PSYC271 Chapter 1: Biopsychology as a Neuroscience
Neurons: cells that receive and transmit electrochemical signals
Neuroscience: the scientific study of the nervous system
The case of Jimmie G ▯Shortterm memory loss. Can’t remember anything after 19
years old but remembers before that.
Four Major themes:
o Thinking creatively about biopsychology ▯thinking in unconventional ways,
thinking outside the box
o Clinical implications
o The evolutionary perspective ▯important here is the comparative approach.
Studying the biological phenomena by comparing different species
o Neuroplasticity ▯brain is not static, but plastic – constantly changing and
1.1 What is Biopsychology?
Biopsychology: the scientific study of the biology of behaviour
1.2 Relationship Between Biopsych and Other Neuroscience Disciplines?
Biopsychology is integrative ▯draws on knowledge from other neuroscience disciplines
and applies it to the study of behaviour
Neuroanatomy: the study of the structure of the nervous system
Neurochemistry: the study of the chemical bases of neural activity
Neuroenocrinology: the study of interactions between the nervous system and the
Neuropathology: study of the nervous system disorders
Neuropharmacology: study of the effects of dugs on neural activity
Neurophysiology: study of the functions and activities of the nervous system
1.3 Types of Research Characterizing Biopsychological Approach
Human and Nonhuman Subjects:
o Rats most common
o Humans more advantageous as subjects ▯follow instructions, report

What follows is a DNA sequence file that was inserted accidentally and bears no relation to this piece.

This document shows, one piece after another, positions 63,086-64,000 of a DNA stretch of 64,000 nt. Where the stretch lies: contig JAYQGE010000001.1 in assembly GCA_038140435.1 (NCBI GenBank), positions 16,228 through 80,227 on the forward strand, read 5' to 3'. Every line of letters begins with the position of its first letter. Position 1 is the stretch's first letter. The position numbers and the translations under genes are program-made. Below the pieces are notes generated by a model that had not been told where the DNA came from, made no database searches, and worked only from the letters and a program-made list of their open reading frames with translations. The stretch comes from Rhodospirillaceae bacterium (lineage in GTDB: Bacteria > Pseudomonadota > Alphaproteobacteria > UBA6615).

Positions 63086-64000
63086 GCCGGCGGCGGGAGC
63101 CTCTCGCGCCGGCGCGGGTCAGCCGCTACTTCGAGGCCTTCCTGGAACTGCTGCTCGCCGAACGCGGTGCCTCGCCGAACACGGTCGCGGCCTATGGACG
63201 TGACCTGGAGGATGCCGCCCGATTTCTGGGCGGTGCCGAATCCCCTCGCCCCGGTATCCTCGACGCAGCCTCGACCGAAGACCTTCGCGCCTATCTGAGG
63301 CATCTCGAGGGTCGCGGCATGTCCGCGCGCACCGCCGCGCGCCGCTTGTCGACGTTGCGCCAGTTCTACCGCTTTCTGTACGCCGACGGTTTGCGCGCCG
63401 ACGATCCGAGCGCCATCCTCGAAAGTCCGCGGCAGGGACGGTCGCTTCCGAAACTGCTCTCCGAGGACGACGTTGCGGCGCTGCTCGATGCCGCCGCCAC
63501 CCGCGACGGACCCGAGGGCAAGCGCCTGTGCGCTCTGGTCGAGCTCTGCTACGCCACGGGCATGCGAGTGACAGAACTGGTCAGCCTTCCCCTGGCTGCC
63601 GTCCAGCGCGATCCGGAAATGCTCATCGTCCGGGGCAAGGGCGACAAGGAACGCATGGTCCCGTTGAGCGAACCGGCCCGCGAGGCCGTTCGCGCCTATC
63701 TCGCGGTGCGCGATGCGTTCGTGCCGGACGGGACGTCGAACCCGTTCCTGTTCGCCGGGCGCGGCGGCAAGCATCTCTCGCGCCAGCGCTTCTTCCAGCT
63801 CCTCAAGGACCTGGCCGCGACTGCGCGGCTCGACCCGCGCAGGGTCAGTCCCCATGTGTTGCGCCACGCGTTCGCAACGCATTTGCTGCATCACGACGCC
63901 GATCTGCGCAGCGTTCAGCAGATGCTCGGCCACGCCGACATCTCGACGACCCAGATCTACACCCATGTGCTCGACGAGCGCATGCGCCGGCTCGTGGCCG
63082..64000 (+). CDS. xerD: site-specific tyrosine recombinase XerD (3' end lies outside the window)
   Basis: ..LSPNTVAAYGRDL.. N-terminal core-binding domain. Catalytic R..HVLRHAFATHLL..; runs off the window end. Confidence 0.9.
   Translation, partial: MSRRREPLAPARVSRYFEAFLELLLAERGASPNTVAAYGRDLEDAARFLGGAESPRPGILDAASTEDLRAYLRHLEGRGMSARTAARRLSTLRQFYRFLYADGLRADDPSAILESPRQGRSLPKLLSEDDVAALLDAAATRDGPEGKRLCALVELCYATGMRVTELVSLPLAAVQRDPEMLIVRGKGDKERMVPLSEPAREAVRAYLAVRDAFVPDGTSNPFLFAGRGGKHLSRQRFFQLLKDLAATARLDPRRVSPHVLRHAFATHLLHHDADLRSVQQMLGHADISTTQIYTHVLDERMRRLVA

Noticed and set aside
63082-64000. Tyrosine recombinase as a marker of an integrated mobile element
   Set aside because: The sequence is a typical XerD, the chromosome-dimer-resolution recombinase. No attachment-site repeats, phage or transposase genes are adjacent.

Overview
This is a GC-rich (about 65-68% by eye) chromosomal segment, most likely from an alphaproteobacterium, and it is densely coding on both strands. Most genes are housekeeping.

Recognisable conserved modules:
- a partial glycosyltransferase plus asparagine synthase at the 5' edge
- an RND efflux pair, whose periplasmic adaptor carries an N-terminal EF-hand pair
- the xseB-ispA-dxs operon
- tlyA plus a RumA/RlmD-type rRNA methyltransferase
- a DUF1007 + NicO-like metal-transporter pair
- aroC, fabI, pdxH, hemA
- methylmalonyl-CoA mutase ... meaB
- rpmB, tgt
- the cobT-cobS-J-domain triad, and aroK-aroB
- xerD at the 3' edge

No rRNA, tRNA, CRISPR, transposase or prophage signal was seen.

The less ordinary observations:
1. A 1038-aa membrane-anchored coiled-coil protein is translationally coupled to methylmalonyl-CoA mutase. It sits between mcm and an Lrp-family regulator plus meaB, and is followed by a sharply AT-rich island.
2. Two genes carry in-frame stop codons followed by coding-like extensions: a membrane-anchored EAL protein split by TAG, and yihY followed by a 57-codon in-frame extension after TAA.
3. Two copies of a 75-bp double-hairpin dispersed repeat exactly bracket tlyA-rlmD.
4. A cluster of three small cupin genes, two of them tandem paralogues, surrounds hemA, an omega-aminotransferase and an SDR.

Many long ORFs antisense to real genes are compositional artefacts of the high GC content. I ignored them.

experiences, cheaper, study human brain directly
o Differences between human and nonhuman brains is quantitative, not
o Nonhuman animal advantages include ▯simpler brains (makes it easier to
understand fundamental brainbehaviour interactions), easier to compare
species, possible to conduct research that would be unethical with humans
Experiments and Nonexperiments:
BetweenSubjects Design: different samples of subjects tested under
WithinSubjects Design: the same sample of subjects tested under
each condition Independent vs. dependent variables; Confounded variables
Coolidge Effect: a copulating male who becomes incapable of
continuing to copulate with one sex partner can often recommence
copulating with a new sex partner (hamsters)
• Harder to prove the same is true for females because they
require males to copulate and males get fatigues faster than
females. The introduction of a new male gets the female more
excited, but this is a confound variable because it becomes
unclear whether she is excited by the novelty of the second
mate, or because he simply has more energy. ▯however this
problem was overcome and turned out that both males and
females show this effect.
• Studies a group of subjects who have been exposed to the
conditions of interest in the real world (ex. Alcoholism,
because can’t ask a participant to become an alcoholic for their
• Lack control for potential confounds (ex. Lack of random
• Focus on a single case or subject.
• Provide a more indepth picture than experiments or quasi
experiments, but lack generalizability.
Pure and Applied Research:
o Pure Research: motivated primarily by curiosity. Conducted solely for the
purpose of gathering knowledge.
o Applied Research: research intended to bring about some direct benefit to
o Not necessary to adhere to one approach strictly. Many research proj